West Nile Parnoia Spreads Northeast

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West Nile Parnoia Spreads Northeast By Lisa Lipman Associated Press Writer Monday, July 31, 2000; 6:44 p.m. EDT

BOSTON  Gripped by fear of the potentially fatal West Nile virus, some people in the Northeast are asking health officials to test everything from a dead bat in a toilet to birds that were shot to death or mauled by the family cat.

Although health officials don't want to minimize the public's concern about the virus, they emphasize that the real West Nile threat to humans comes from mosquitoes  not birds or bats.

"You should not worry about having a dead crow in your backyard. You should be worried about having mosquitoes in your backyard," Kevin J. McGowan, curator and senior research associate at the Cornell University Museum of Vertebrates, said Monday.

The virus killed seven people and sickened more than 60 in the New York City area last year, its first appearance in the Western Hemisphere.

No human deaths have been reported this year, but mosquitoes carrying the virus have been found in parts of New York, and the virus has shown up in birds there and elsewhere in the Northeast.

Since two crows tested positive in Massachusetts last week  the first time the virus had been detected in the state  officials have been asked to test hundreds of other birds, including one killed by a family cat.

Testing on two birds in Maine was called off after it was determined that they had been shot to death. Boston officials told one man curious about the health of a dead bat in his toilet to "get rid of it or flush it," said Steve Crosby, director of the city's animal control.

"People's risk is very, very low," said Valerie Bassett of the Boston Health Department. "Certainly people shouldn't be afraid, but we want to make sure they know the precautions people could take."

The virus is fatal in only a few people who contract it. The West Nile virus can cause encephalitis, a dangerous swelling of the brain that can be deadly. Most who contract it experience flulike symptoms and never realize they have been exposed to the virus.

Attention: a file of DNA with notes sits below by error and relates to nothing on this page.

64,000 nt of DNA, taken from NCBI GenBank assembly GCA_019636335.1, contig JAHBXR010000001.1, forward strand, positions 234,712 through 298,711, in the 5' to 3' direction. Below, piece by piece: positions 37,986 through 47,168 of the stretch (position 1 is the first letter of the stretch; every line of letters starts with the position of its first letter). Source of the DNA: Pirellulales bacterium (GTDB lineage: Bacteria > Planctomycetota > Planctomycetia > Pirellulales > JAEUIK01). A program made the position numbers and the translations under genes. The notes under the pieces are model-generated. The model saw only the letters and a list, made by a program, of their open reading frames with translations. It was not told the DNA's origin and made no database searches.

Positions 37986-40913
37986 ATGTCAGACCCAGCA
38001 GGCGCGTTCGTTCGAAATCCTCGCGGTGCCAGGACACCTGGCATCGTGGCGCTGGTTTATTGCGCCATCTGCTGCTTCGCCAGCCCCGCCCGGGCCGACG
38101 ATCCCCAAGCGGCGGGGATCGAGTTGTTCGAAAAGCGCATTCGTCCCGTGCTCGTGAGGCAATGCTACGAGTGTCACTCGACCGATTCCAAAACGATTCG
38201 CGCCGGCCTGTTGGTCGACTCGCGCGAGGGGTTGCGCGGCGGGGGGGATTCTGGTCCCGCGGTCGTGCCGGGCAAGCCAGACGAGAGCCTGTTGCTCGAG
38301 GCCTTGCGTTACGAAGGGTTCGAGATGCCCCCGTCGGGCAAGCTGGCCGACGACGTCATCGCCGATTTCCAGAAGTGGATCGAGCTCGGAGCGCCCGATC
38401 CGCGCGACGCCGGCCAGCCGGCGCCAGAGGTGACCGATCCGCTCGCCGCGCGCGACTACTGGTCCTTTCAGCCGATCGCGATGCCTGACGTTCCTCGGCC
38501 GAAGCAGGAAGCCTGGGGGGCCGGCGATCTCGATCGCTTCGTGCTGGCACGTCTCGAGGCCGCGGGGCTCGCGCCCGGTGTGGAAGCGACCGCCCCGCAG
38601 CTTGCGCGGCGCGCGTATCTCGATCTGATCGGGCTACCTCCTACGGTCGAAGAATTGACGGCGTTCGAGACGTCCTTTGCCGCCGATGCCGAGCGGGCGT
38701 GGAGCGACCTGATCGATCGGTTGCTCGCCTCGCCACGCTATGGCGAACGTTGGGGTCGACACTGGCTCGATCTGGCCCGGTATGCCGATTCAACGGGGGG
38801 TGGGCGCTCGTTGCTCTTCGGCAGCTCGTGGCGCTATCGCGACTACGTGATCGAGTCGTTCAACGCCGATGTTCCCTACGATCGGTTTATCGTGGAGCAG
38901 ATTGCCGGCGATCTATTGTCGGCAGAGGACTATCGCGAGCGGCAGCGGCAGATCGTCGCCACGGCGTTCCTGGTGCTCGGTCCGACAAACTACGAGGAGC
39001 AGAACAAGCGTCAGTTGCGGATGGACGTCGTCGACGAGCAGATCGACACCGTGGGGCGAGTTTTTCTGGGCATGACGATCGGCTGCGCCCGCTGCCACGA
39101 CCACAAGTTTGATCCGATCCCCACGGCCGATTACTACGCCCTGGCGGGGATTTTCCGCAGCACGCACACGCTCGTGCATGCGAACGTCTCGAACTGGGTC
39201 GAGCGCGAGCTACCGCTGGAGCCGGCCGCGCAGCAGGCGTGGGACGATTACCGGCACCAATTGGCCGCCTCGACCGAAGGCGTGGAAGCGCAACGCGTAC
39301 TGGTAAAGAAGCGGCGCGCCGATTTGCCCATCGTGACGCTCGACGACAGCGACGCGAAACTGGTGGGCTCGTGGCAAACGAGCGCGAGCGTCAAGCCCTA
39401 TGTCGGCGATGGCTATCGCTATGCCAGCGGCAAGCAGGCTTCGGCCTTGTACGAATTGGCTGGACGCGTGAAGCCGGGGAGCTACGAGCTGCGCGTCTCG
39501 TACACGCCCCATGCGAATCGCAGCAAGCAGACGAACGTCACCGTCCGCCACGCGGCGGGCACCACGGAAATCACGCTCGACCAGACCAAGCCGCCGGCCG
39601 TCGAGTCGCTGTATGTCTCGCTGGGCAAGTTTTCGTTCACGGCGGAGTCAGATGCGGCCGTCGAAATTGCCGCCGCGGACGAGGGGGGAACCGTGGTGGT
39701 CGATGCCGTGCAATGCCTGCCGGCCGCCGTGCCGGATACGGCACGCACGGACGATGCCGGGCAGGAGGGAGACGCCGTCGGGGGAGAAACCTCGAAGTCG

Officials have launched an extensive effort in the Northeast to inform the public and kill mosquitoes carrying the virus, which has also been found in New Jersey, Connecticut and Maryland. Officials have sprayed pesticides throughout New York City, including Central Park.

New York's Orange County plans to drop larvicide to kill mosquito eggs in all the county's 20,000 municipal storm drains and to distribute about 30,000 containers of free insect repellent through local pharmacies.

Those efforts to control mosquitoes are in turn creating other fears  that the pesticides are harmful.

A group of Long Island Sound lobstermen contend that pesticide is killing millions of lobsters. So far, there is no definitive proof of their claim. But the Western Long Island Sound Lobster Association has hired researchers to investigate if the pesticides caused the number of lobsters caught to drop more than 50 percent in 1999.

The Department of Wildlife in Massachusetts also voiced concerns that pesticide spraying on a pond could harm the freshwater three-spine stickleback, one of nine endangered or threatened species of fish in the state.

Public service announcements will be shown in 185 movie theaters in 11 at-risk counties in New York to educate people about the virus.

Health officials in Massachusetts are attempting to keep residents calm while advising them to use insect repellent, to wear socks, shoes and long-sleeved shirts, and to remove sources of standing water around their homes.

"I was driving past marshlands yesterday and it crossed my mind, but then I didn't think any more about it," Jim Mulcahy of Boston said Monday. "I wouldn't go walking through those marshlands, though."


-- Martin Thompson (mthom1927@aol.com), July 31, 2000

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